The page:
Gentle cleaning with a cotton swab or gauze soaked in vegetable oil can assist in the removal of wax and grime accumulation. Remember that the ear canals of cats make a right-angle curve at the base of the ear, and avoid jamming anything too far into the ear canal.

Apple cider vinegar

For fleas and ticks, cat skin scabs treatment with apple cider vinegar won't kill the fleas. However, it will force them to leap off your cat's body, allowing you to better deal with the problem.

This makes it a fantastic first line of defence in your cat’s flea battle. Spray the apple cider vinegar and water mixture onto your cat's coat in a 2:1 ratio.

Fleas are a finicky lot, so you may need to put vinegar on your cat's fur a few times to get rid of them altogether.

Plain yoghurt

Your cat's skin will benefit greatly from plain, unsweetened, unflavored yoghurt. For quick, cooling comfort, gently apply to the afflicted region. If your cat isn’t allergic, add a few tablespoons once a week to their meals.

Plain yoghurt includes helpful bacteria that will aid in digestion, and strengthen your cat's immune system, therefore help it battle any skin allergies or infections it may have.


Lemons contain citric acid, which is powerful and treats cat skin problems naturally, especially fleas. Fill a spray bottle halfway with diluted lemon juice and spray your cat on areas where it has skin issues. Work it gently into their fur and make sure to avoid its eyes.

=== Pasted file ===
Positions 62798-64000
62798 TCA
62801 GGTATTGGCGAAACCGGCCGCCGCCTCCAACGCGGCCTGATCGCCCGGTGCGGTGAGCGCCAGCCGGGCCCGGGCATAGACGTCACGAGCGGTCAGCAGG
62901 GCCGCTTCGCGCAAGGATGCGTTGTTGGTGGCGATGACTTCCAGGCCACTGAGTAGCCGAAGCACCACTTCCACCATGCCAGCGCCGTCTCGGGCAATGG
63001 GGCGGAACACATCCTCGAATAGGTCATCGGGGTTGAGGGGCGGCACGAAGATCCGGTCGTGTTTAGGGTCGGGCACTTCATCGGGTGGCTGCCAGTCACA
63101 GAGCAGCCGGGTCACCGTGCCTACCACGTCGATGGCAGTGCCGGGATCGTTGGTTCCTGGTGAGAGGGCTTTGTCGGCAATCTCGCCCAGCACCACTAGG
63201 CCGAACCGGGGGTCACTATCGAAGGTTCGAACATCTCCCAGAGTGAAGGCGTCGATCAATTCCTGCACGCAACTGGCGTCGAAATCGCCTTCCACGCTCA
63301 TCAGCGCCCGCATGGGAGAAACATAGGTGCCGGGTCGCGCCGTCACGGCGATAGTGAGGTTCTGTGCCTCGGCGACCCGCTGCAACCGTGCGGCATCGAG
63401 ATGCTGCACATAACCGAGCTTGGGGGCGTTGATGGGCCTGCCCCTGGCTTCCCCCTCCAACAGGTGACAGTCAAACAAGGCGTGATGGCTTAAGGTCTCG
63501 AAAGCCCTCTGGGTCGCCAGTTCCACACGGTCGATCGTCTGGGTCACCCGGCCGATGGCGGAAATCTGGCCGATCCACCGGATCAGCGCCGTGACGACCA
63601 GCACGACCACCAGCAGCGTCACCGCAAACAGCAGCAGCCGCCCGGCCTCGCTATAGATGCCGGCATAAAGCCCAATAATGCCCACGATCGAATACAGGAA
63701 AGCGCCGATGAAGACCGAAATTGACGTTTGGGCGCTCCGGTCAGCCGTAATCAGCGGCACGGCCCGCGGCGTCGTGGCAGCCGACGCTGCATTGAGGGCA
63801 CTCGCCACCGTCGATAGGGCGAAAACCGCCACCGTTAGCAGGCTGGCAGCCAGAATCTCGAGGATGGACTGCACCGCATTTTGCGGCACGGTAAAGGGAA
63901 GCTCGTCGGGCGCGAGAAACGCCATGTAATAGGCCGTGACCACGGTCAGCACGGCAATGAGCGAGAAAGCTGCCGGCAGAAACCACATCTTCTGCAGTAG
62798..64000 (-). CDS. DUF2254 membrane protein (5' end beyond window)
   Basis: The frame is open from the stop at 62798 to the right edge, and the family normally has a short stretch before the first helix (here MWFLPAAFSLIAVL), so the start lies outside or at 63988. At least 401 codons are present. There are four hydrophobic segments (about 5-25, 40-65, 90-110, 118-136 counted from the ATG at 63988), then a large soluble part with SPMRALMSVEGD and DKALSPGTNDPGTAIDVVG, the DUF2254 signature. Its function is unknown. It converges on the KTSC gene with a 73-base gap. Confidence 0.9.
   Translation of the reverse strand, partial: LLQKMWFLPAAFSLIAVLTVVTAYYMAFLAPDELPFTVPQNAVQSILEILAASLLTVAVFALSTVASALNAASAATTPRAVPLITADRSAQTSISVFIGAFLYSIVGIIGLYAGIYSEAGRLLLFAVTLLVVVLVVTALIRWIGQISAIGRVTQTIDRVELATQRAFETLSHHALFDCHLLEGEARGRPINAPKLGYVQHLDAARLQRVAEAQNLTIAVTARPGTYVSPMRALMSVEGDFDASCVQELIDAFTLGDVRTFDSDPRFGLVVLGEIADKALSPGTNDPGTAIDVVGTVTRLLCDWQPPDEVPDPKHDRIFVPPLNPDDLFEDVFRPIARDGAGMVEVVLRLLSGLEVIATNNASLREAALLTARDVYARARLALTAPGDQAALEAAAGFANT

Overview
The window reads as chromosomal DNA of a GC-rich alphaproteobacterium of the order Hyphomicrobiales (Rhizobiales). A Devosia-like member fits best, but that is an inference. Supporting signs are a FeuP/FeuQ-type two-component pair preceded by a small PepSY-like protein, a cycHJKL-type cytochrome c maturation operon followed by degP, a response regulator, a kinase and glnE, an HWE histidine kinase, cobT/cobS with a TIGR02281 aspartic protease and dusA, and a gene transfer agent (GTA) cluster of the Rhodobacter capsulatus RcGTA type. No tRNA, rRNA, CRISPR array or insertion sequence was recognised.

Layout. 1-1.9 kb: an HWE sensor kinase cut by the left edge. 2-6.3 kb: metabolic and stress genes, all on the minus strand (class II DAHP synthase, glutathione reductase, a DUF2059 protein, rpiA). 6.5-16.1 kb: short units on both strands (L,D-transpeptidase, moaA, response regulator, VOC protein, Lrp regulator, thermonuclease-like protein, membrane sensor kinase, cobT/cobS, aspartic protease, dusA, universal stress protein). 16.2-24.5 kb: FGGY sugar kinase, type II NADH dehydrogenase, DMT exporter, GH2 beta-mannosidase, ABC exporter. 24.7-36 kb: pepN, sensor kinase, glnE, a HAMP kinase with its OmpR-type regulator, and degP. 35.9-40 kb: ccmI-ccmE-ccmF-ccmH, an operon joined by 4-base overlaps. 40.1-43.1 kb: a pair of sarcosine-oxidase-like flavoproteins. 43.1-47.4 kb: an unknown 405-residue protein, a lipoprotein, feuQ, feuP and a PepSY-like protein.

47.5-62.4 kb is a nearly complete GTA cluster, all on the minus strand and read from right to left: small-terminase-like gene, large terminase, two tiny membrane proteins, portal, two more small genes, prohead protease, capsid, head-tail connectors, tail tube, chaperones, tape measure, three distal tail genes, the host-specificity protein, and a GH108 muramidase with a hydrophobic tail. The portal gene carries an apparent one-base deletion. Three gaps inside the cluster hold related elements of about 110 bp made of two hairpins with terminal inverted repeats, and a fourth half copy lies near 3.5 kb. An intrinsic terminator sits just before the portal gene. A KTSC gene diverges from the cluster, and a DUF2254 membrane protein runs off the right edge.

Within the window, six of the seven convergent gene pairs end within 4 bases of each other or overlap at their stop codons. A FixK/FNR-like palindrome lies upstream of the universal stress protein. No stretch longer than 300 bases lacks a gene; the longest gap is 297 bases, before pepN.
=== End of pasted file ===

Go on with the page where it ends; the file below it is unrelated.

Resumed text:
How to prevent cat skin problems with home remedies?

Cat skin problems may be avoided by doing simple things like taking your cat to the doctor on a regular basis and keeping an eye on their cleanliness.

To moisturise their skin, cats with dry skin and dandruff can benefit from a full omega 3 & 6 oil combination in their food. It's simple to keep their coat allergen-free by grooming and maintaining it on a regular basis.

Overall, the greatest method to encourage healthy skin from the inside is to keep your cat clean and offer them a well-balanced diet. For instance, PetCubes Raw Cat Food is able to provide your cat with not only a diet that is well rounded but also filled with nutrients that can help nurse your cat back to its optimal health in no time.

Incorporating vitamins and supplements into their regular regimen might also help your cat maintain its good health. You can try PetCubes’ Wholistic Pet Organics Supplements, which contains no fillers, chemicals, artificial colours or preservatives.


At the end of the day, there are many remedies available to soothe your cat’s skin problems. Give it a try and see how it can help your cat’s health. Have a talk with your vet to see which natural remedies mentioned above will best suit your kitty.

Reviewed by: 

Dr Francis is one of the top wildlife nutritionists in Asia. Originating from Montreal, Canada, he left at 21 to pursue his Masters and subsequently a PhD in wildlife nutrition at Oxford Brookes University. Instead of taking the path of common animal science to learn about farm animals, or through the veterinarian space and taking a certificate in nutrition, he took the road less travelled to dive deep into the world of animal ecology, metabolism and nutrition.